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life both apertures are closed and, for a time, the neural canal becomes a completely closed cavity.
As the margins of the neural groove rise and converge they carry with them the adjacent ectoderm to which they are attached, and which forms part of the surface covering of the embryo; consequently, when the lateral margins of the folds meet and unite, the tube, which is completed by their fusion, is embedded in the body of the embryo, but, for a time, its dorsal wall is attached to the surface ectoderm by a ridge of cells, formed by the fused lateral margins of the neural plate. This ridge is called the neural crest (Figs. 41-44).
The neural crest is the rudiment of the cerebral and spinal nerve ganglia, the sympathetic ganglia, the chromaffin cells of the chromaffin organs, and the cellular sheaths of the peripheral nerves; whilst the walls of the neural tube become transformed into the various constituent parts of the central nervous system, the brain and spinal medulla, the retina of the eye-balls, and the optic nerves.1
The Formation of the Nerve Ganglia, the Chromaffin Tissues, and the Primitive Nerve Sheaths. The primitive ganglia grow as cell buds from the neural crest which, for a time, connects the dorsal wall of the neural tube with the surface ectoderm. In the body region they correspond in number with the spinal nerves and with the primitive segments into which the mesoderm becomes divided, but in the cephalic region their arrangement is more irregular, and some of the ganglia of the cerebral nerves receive additional cell elements from the surface ectoderm.
Simultaneously with the appearance of the cell buds which form the primitive ganglia, the neural crest disappears, and directly after the ganglia are formed they lose their connexion with both the neural tube and the surface ectoderm and become isolated cell clumps. At this period, therefore, the nervous system consists of the neural tube and the primitive ganglia.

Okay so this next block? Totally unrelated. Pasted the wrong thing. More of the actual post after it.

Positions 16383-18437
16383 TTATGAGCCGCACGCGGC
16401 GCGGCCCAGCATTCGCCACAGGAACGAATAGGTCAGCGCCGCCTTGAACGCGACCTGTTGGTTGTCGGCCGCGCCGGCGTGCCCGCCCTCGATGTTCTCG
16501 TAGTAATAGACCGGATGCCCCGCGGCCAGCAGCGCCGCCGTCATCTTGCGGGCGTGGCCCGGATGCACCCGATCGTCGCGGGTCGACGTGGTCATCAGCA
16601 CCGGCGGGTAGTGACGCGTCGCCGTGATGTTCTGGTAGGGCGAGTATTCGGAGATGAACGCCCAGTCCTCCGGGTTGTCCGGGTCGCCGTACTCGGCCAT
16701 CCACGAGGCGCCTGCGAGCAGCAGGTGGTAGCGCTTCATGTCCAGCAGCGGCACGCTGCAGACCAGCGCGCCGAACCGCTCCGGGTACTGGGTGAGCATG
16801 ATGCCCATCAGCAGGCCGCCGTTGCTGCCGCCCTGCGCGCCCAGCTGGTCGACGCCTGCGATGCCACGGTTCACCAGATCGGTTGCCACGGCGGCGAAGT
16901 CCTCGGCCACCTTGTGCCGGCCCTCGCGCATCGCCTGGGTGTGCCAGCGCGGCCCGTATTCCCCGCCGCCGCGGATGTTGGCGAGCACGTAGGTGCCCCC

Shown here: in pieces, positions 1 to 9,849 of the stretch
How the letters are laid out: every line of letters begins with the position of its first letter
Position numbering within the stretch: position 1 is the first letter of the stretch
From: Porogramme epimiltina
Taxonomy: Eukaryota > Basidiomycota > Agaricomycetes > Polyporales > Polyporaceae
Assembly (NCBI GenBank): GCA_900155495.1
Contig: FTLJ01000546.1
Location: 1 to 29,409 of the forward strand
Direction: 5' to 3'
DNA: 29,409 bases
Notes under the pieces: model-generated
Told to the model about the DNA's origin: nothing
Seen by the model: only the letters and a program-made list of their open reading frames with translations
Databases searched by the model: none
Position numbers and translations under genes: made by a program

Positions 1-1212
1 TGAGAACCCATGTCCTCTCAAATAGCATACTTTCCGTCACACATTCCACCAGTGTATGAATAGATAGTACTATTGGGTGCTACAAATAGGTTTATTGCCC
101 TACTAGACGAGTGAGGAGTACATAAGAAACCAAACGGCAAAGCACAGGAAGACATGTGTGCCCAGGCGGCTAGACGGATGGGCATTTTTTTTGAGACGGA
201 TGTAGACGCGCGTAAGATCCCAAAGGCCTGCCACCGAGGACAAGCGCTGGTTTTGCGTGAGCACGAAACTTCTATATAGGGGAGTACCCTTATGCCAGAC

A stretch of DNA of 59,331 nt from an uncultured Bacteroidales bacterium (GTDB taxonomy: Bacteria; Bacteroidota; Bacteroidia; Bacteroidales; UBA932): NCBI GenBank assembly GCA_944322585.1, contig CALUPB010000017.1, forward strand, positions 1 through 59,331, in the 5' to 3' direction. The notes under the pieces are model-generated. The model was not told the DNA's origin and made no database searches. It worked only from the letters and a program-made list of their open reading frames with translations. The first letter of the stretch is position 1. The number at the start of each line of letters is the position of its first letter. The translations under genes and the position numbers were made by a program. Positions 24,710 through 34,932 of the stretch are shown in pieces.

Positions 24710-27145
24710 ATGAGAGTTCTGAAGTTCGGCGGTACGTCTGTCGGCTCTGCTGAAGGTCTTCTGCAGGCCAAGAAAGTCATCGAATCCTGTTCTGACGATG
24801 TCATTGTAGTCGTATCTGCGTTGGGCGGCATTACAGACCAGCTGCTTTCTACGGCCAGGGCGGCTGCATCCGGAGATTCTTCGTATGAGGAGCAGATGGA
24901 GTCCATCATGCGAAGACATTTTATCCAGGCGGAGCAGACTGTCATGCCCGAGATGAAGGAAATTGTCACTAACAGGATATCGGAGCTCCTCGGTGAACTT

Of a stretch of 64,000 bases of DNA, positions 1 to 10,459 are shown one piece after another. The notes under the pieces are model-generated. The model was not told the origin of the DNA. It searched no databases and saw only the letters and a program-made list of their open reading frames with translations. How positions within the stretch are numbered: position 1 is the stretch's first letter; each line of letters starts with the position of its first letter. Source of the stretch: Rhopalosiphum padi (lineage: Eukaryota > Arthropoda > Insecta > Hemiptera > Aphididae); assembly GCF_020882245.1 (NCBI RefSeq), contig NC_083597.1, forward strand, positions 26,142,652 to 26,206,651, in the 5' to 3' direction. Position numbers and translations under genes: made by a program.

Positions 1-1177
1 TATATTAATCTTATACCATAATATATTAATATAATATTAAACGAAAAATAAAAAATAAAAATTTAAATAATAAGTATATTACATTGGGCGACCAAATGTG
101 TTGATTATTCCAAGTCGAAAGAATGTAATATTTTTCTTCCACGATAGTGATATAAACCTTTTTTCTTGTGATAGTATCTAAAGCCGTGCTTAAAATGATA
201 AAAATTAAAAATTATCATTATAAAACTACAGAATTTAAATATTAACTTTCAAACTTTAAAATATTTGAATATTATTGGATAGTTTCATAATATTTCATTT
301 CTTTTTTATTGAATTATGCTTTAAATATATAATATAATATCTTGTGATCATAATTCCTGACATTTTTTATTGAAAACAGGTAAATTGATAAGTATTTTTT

After the primitive ganglia have lost their connexion with the neural tube they increase in size by the proliferation of their constituent cells, and they migrate ventrally along the sides of the neural tube, but the migration ceases before the ventral ends of the ganglia reach the level of the ventral wall of the tube. As the migration proceeds clumps of cells are budded off from the ventral ends of the ganglia. These secondary cell buds are the rudiments of the sympathetic ganglion cells and of the chromaffin tissue which is found in the sympathetic nerve plexuses, the medulla of the suprarenal glands, and in the carotid glands. In the first instance the secondary cell buds which form the sympathetic ganglia wander ventrally and medially, from the ventral ends of the primitive ganglia, until they attain the positions afterwards occupied by the ganglia of the sympathetic trunks on the ventro-lateral aspects of the vertebral column. From the primary sympathetic ganglia, buds of cells are given off; these buds wander still further ventrally to become the cells of the ganglia of the cardiac, coeliac, and other great ganglionic nerve plexuses, as well as to form the chromaffin cells of the chromaffin organs.
The exact manner in which the cells of the primitive sheaths of the nerves originate from the primitive ganglia is not known, but it has been shown by Harrison, in the case of the frog, that if the primitive ganglia are destroyed, the primitive sheaths of the nerves are not formed. Presumably, therefore, in the frog the cellular sheaths of the nerves are derived from cells produced by the primitive ganglia, and it may be assumed that they have a similar origin in the human subject.
After the rudiments of the sympathetic system, the chromaffin cells, and the cellular sheaths of the nerves have separated, the remains of the primitive ganglia become the permanent spinal and cerebral nerve ganglia.